Although the Golden State Warriors have been dominant all year, many of their playoff games thus far have had an intriguing narrative.
New Orleans provided some unique matchup issues and that series, while a sweep, saw some drastic lead changes and swings in momentum. Memphis issued a serious test to the body and the mind of Golden State, tests that the Warriors passed with flying colors after dominating in the face of a potential 3-1 series deficit.
In this round, Houston came up just short in each of the first two games, but the incredible play of James Harden put them one possession away from stealing homecourt advantage.
This game though, this was a demolition. There was no narrative. This was the Warriors exclaiming, “Now witness the power of this fully armed and operational battle station.”
Playing in front of a boisterous home crowd, Houston came out energized, most notably with an explosive turn-back-the-clock dunk by Dwight Howard. Golden State wasn’t fazed and used precision passing to get easy looks early and nudge ahead. After weathering the initial storm, the Warriors pushed their lead into double digits by the end of the quarter.
Up 49-32, just as they had been in Game 2 before frittering it away, Golden State would not cede the lead on this night. Powered by Stephen Curry, the Warriors put their foot down and essentially ended this one before halftime.
Though Curry poured in 15 points in that second quarter, the play that may have exemplified Game 3 best was Curry boxing out Howard for an offensive rebound. He later added another offensive board off of a missed Klay Thompson triple, whipping it back to Thompson who had floated into the corner. Splash, Warriors go up 57-35.
Carrying a 62-37 lead into the third, the Rockets narrowed the gap to under 20 (the horror!) until Curry slammed that door shut, hitting a tough high-banking layup, then a floater, then a three that was eerily similar to his game-tying miracle in Game 3 against New Orleans after Thompson’s blocked shot at the rim caromed to him in the corner.
That was the story of this game: Curry was other-worldly, the Warriors made all the effort and energy plays while also taking care of the ball (just one first half turnover) and Houston simply didn’t play well.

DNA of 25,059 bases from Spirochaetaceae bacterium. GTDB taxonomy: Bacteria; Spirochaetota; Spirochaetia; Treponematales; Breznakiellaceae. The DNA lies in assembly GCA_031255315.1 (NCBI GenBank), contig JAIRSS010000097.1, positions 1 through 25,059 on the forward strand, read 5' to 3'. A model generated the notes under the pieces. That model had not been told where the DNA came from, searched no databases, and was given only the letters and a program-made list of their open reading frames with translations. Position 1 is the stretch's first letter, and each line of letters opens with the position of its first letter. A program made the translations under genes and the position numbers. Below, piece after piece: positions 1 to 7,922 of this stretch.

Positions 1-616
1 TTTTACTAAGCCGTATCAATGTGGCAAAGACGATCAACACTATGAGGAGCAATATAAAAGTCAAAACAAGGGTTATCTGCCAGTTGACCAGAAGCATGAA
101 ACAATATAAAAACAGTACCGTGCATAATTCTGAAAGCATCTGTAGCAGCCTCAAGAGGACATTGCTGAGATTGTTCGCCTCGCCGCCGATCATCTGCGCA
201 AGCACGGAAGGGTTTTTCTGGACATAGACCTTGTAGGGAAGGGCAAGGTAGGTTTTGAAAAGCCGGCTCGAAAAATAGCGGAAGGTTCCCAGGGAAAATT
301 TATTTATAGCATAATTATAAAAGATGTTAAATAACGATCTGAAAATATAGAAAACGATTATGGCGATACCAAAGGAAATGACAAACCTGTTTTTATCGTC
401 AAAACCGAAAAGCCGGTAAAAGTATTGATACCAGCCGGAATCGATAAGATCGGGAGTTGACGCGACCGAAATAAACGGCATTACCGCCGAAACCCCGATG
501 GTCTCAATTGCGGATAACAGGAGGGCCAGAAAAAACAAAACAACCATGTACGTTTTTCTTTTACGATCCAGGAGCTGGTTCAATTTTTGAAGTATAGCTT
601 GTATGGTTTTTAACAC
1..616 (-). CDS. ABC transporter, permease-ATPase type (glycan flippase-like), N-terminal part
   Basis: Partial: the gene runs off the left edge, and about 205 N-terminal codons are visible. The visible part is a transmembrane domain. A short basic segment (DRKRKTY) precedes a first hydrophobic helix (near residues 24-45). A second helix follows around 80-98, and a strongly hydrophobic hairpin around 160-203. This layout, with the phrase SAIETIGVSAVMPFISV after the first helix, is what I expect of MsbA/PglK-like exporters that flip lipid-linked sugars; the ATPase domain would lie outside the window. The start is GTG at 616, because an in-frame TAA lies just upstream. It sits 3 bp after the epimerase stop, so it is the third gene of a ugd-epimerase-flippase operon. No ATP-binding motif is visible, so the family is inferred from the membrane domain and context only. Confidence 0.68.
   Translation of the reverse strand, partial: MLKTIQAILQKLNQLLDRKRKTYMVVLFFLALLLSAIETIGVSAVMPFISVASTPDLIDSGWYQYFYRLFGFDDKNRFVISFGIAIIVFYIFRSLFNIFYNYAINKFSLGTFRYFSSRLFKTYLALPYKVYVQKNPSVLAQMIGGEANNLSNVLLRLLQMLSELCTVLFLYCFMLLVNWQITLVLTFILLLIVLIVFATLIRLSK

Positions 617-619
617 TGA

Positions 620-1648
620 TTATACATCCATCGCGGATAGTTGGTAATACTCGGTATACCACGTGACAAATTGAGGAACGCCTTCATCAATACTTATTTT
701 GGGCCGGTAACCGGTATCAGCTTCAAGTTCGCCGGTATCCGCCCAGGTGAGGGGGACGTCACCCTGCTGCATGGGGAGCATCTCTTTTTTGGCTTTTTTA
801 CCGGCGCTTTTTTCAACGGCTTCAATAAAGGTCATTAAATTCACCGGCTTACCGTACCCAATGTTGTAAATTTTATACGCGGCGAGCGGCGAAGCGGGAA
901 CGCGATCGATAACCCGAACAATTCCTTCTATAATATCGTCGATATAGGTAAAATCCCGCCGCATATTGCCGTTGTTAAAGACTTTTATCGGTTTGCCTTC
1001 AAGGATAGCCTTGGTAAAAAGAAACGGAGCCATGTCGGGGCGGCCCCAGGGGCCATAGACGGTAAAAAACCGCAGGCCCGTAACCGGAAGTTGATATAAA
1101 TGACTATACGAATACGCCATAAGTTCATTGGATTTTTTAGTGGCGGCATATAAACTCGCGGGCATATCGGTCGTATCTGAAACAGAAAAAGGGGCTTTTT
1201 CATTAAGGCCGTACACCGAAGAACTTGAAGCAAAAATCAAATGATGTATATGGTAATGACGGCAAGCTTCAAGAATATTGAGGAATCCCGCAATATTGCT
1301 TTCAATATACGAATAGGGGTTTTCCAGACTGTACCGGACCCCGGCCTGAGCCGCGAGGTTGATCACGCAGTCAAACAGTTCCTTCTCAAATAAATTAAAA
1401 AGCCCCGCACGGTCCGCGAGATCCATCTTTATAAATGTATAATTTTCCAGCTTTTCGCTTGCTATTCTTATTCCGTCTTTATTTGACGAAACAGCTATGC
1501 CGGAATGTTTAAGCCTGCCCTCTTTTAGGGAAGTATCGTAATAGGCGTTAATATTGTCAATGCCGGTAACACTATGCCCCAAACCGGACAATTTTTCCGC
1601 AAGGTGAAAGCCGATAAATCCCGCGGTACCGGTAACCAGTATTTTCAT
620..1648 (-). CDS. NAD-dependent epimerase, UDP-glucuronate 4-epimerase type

As Curry concurrently dazzled and dominated, Harden was unable to summon the masterful play he’d shown in the first pair of games. He finished just 3-16 for 17 points and despite decent lines for Howard (14 and 14) and Josh Smith (16/8/4), no one else was able to carry the load. In 35 minutes, Curry totaled 40 points on 12-19 from the floor, including 7-9 from beyond the arc and 9-10 at the line. By himself he outscored Harden, Howard and Trevor Ariza, who combined for 38.
The key players all finished this one watching from the pine, as Golden State cruised to a 35-point victory, the second largest win for a road team in Conference Finals history. Speaking of history, Curry passed Reggie Miller for most threes in a single postseason. He’s now the first player to hit 60 and would have a shot at 100 if his team weren’t so dominant.
Much of the postgame has revolved around Houston mailing it in or capitulating to a superior team, and that ignores that a lot of their struggles revolved around poor shooting. Ariza has gone dormant, Jason Terry gave them nothing and none of their spark plugs off the bench provided a lift, which all adds up to 33.7 percent shooting and 5-for-25 from three as a team. Most importantly, it ignores that it really doesn’t matter what Houston does. When Golden State plays like they did in Game 3, they will defeat any opponent.
Whether this series ends in four or five games, it is, for all intents and purposes, over. The only challenge left in an all-time great year for the best team in the league is a series against the best player in the league on the sport’s biggest stage.